Meet the Endless. Like most siblings, they have their rivalries, but unlike other extended families they just happen to control the fabric of our existence. The Sandman is now streaming on Netflix, and it will soon introduce viewers to just who’s pulling the strings when it comes to things like dreams, desires, despair and…yes, death. If you’ve read the bestselling Neil Gaiman comic series upon which The Sandman is based, you already know what you’re in for. But if not, if you’re entirely new to this fascinating universe, we have just one thing to say about the Endless.
They’re not what you expect.
Bringing such iconic characters to life is not without its challenges, especially considering the not-insignificant expectations held by the comic’s many fans.
For Tom Sturridge, playing Morpheus, Lord of Dreams was an assignment not to be taken lightly. “My head was in a place of fear, trying to realize the films that we’ve already made in our head when we read it,” he admits. “Just trying to realize the film that not only I have made, but that hundreds of thousands of people who care about (The Sandman) have made.”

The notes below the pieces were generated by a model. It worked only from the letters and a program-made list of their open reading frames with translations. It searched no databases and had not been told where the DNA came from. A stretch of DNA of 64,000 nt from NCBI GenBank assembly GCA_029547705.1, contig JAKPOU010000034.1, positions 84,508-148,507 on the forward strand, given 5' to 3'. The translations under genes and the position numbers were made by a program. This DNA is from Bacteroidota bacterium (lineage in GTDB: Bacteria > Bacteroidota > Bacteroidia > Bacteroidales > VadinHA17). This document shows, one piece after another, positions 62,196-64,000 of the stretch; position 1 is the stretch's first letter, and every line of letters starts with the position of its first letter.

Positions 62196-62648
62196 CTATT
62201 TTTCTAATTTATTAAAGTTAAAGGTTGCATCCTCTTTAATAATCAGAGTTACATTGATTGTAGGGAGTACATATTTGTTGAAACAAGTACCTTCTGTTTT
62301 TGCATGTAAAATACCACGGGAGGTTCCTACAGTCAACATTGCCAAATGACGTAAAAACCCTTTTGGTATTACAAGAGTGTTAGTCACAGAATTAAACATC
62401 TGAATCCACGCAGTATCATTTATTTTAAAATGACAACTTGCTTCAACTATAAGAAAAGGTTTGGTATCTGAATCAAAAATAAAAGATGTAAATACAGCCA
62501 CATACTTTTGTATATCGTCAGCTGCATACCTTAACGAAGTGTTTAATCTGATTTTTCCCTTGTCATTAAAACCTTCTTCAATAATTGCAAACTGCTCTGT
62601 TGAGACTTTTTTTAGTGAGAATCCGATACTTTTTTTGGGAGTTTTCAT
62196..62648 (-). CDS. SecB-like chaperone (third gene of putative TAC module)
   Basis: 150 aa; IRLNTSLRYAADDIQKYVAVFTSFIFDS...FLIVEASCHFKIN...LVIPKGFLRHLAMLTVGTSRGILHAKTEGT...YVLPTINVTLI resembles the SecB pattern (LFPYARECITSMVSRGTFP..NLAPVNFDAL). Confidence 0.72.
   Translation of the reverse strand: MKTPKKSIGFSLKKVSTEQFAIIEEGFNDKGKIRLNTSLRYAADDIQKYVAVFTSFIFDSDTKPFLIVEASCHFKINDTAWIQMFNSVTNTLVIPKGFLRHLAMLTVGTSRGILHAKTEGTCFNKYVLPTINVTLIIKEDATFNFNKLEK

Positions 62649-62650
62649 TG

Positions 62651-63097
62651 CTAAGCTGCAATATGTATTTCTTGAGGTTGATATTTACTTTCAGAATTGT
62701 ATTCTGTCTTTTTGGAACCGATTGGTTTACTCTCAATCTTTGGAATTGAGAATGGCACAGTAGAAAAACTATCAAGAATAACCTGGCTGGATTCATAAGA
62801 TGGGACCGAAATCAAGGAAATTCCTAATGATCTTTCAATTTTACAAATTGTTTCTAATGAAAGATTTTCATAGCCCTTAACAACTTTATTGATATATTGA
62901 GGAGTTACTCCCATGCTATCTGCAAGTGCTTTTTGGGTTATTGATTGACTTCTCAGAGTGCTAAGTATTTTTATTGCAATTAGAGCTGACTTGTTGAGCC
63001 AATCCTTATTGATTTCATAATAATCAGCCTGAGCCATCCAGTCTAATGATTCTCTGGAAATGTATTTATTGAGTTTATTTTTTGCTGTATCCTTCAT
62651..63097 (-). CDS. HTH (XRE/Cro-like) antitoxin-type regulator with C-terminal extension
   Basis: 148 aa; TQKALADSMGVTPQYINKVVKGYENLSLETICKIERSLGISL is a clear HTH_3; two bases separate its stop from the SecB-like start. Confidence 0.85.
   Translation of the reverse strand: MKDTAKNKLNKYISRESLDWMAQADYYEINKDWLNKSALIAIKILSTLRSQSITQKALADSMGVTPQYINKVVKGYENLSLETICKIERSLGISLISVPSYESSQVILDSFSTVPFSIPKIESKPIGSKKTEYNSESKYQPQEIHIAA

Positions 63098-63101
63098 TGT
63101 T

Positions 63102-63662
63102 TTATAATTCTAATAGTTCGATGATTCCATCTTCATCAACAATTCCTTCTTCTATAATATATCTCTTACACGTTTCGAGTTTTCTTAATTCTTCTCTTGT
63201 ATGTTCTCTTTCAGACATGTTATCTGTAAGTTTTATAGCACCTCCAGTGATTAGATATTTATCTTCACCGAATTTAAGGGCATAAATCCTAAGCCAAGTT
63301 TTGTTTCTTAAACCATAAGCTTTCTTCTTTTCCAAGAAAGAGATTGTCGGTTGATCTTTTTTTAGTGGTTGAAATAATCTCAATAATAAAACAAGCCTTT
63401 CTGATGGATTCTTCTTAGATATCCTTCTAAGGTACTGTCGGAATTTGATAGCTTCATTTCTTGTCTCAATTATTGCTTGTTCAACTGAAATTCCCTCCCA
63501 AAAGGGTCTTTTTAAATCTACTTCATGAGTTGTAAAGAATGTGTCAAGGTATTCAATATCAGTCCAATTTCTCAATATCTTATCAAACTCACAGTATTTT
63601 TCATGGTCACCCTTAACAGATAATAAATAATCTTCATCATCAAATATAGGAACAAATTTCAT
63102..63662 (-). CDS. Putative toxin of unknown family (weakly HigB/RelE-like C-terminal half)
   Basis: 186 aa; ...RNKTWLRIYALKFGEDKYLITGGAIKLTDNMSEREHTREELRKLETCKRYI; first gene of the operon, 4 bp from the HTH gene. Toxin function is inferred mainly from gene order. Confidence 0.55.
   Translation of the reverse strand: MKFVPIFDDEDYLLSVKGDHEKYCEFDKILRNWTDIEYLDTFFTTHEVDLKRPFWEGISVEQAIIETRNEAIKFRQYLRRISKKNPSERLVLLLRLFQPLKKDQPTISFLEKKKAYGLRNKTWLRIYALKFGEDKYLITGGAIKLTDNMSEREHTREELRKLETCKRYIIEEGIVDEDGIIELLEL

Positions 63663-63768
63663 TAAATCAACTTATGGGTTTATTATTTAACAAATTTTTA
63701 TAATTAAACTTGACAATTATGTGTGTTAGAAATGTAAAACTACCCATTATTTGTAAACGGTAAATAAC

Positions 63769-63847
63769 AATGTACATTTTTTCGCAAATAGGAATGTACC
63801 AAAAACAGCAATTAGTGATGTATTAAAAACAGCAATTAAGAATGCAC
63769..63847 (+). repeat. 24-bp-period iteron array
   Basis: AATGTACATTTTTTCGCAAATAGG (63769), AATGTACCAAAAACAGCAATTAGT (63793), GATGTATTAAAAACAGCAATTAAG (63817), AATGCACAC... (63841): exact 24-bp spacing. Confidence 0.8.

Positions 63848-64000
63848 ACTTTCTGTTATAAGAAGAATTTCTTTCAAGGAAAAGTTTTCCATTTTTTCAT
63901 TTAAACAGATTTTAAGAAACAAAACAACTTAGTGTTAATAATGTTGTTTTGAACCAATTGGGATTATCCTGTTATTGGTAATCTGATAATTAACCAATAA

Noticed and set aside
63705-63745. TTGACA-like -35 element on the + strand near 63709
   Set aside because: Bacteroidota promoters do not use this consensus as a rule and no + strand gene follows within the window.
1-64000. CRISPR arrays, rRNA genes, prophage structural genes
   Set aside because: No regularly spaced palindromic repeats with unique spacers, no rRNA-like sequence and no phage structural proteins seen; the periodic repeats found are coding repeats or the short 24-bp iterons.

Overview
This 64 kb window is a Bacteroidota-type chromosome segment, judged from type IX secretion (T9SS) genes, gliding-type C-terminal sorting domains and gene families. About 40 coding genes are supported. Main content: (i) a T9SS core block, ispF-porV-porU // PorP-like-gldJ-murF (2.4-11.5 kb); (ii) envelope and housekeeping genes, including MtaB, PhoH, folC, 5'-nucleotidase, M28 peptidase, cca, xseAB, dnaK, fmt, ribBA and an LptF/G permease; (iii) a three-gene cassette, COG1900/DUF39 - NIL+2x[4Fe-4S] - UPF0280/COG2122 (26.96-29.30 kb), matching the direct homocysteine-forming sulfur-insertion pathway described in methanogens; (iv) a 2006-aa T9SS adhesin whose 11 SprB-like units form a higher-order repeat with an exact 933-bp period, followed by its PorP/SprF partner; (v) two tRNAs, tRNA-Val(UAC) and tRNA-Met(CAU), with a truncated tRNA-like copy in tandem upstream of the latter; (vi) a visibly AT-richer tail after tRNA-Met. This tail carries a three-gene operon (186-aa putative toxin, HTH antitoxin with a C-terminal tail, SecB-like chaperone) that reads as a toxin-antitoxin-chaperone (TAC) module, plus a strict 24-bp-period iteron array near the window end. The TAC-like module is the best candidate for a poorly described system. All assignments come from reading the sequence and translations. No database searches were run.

It helps that Sturridge is a pretty big Sandman fan himself, even if it doesn’t make the pressure that he’s feeling any easier to bear.
“I began as a fan of The Sandman,” he says. “I think you just have to use that fear as a focus. I began by reading it over and over again until it was in my bones.”
As lord of all dreams, Morpheus rules over a realm known as the Dreaming, a once beautiful kingdom full of imaginative sights and sounds that has fallen into disrepair.
“It is this beautiful realm where we really see humanity in play,” explains Vivienne Acheampong, who portrays Lucienne, the librarian of the Dreaming and one of Morpheus’ closest confidantes. “We get to imagine that you’re delving into people’s dreams, their unconscious mind. You see people fully let go. There are no barriers. It’s really special.”
As one of the Dreaming’s caretakers, Lucienne has a unique relationship with Morpheus. “I think it’s an extraordinarily deep one,” Sturridge muses. “It’s one that seems to be based on rigorous professionalism. Lucienne is the head of the library of the Dreaming, therefore someone who works for Morpheus.”
Acheampong, on the other hand, has a different assessment.
“Some people call Lucien the boss, so I’m going to kind of go with that,” she laughs. “I think that their relationship is—I don’t want to say complex, I don’t even think it’s complex. He is a complex character. He is broody, he is hard work, he’s got a lot going on, but she sees something in him. She’s loyal to a fault. She’s almost his moral compass. She stands back, she observes, she sees what she needs to see, and advises him in the best way she can in order for him to succeed, because that’s what she wants.”
“There is an undeniable love between them and a respect,” shares Sturridge. “Beyond the loyalty that they have, there is an understanding that only two people who have spent eons together can have.”